Let's talk about the big change, though, that everyone objected to. The final battle. Between the Kryptonian WMDs and Superman and General Zod's final fight, the city of Metropolis is turned into a pile of ash. On the one hand, I kinda liked the destruction. I mean, this is the kind of epic, Superman, super-strength fight that we've been reading in the comics and seeing in the cartoons for years, so to finally see one on the big screen was amazing. However, lots of emphasis was put on the large amount of the collateral damage, and how many civilians must have died in the battle. In a recent interview, Zack Snyder pegged the death toll at around 5000. And those many civilian deaths is something that Superman just wouldn't allow.
And let's talk about the big change, the one that made the fans drop their jaws in horror. Superman comes to the horrible realization that the only way he'll be able to stop General Zod and save the world from his terror is to kill him. So he does. It's one of those rules that's been established over the years about Superman: he does not kill. And to be put in the position where it's his only option, it's shocking to see. I'm still not sure they needed to go there, but as one other critic online pointed out, maybe because Superman found it so horrific, this is where he adopts his no killing policy.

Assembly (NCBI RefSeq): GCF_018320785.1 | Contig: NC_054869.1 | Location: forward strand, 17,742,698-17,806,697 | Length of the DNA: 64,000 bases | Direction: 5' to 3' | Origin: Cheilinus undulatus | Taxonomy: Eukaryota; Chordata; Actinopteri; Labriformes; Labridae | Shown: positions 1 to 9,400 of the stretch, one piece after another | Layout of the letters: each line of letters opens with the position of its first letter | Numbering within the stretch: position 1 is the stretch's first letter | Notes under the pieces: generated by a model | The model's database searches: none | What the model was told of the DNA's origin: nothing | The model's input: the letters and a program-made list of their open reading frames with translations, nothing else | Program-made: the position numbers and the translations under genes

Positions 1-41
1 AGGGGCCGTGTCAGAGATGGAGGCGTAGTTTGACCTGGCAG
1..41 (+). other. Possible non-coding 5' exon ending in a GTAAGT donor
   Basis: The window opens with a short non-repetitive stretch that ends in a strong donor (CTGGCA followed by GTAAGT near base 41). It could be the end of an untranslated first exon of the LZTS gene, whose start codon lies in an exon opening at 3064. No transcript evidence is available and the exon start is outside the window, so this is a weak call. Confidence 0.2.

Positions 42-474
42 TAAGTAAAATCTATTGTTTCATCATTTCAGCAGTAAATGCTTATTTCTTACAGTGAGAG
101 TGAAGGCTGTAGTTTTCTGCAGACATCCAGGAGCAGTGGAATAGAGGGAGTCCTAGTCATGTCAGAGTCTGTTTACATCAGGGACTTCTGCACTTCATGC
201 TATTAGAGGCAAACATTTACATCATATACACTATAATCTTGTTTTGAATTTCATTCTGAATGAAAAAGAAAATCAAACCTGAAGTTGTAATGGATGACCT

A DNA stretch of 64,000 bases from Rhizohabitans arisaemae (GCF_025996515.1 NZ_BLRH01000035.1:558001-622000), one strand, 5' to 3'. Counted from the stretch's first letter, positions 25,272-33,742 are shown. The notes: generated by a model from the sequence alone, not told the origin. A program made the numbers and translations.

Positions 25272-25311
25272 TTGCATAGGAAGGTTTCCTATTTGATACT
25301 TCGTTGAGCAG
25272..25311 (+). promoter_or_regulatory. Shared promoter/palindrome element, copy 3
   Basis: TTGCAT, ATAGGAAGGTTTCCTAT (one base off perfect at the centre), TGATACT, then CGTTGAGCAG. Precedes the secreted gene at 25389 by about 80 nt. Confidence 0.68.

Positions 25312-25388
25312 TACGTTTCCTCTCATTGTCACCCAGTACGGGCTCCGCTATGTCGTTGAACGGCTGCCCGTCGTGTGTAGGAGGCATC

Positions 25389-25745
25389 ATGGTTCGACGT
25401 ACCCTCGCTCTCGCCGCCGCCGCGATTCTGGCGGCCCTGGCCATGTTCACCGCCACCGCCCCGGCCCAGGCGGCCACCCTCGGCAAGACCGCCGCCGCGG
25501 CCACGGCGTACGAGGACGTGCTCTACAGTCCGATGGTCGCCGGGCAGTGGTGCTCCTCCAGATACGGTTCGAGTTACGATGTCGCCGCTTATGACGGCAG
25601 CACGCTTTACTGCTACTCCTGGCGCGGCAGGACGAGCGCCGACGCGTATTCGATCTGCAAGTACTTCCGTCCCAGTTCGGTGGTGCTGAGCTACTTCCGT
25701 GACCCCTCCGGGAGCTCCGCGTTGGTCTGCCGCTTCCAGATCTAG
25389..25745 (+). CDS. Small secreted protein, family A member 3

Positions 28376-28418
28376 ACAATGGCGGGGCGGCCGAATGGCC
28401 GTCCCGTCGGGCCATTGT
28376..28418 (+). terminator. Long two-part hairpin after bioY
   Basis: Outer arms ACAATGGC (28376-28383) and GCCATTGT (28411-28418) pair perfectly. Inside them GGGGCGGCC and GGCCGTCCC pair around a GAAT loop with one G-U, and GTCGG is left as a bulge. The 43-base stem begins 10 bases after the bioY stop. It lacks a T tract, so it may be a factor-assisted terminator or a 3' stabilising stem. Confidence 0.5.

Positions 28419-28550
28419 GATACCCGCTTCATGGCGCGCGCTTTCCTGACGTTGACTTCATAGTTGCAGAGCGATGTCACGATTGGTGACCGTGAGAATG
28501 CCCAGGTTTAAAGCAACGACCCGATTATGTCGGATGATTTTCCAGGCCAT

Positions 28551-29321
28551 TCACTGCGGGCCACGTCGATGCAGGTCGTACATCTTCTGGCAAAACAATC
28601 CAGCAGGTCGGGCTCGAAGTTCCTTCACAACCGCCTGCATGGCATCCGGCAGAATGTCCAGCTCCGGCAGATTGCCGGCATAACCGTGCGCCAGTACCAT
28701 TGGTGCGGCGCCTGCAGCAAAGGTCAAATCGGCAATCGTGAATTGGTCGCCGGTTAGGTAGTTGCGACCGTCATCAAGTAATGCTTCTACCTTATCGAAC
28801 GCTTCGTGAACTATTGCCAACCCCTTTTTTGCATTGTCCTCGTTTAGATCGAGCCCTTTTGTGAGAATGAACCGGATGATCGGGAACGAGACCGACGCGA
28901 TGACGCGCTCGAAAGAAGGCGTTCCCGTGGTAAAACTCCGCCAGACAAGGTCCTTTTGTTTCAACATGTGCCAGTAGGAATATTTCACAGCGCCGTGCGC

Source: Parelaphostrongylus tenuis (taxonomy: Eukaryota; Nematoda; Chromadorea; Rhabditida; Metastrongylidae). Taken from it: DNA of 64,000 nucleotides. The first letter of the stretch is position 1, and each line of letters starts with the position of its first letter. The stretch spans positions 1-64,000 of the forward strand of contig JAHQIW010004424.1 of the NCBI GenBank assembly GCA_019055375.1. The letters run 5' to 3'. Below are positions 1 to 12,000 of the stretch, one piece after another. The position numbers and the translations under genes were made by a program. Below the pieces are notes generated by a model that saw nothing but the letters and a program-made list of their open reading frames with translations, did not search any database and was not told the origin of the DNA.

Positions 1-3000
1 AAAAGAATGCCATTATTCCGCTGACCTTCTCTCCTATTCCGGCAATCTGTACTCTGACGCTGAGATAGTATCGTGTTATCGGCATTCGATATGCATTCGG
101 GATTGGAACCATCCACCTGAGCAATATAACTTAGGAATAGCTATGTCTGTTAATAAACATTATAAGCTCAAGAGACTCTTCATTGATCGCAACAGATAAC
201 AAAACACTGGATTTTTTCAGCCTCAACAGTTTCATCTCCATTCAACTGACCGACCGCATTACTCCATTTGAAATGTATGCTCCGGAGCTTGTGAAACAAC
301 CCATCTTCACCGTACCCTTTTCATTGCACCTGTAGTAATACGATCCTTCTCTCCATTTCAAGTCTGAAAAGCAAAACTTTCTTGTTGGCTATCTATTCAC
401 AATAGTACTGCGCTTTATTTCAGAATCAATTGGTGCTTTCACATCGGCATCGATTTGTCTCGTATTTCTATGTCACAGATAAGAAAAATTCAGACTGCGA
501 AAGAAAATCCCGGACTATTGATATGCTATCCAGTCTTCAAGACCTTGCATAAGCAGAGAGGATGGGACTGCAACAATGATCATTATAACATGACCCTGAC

At the end of the day, I did enjoy Man of Steel, but it does have one of the problems I've had with all the DC adaptations to date...it's so darn serious. There's no sense of joy or fun to it. The Marvel movies...they're fun. The have a sense of adventure. But in DC, it's always life or death. Would it hurt Superman to crack a smile? Come on.
Well, OK. That's one of my favourite parts of the film. When Superman actually does crack a smile. It's when he's learning to fly, and that it is a fun moment. The movie needed more of that.
But Superman has had its big screen reboot. I would much rather we bring in Lex Luthor now, but it seems for a billionaire to battle Superman, we're going with Bruce Wayne. And I'm very curious to see how that's going to turn out.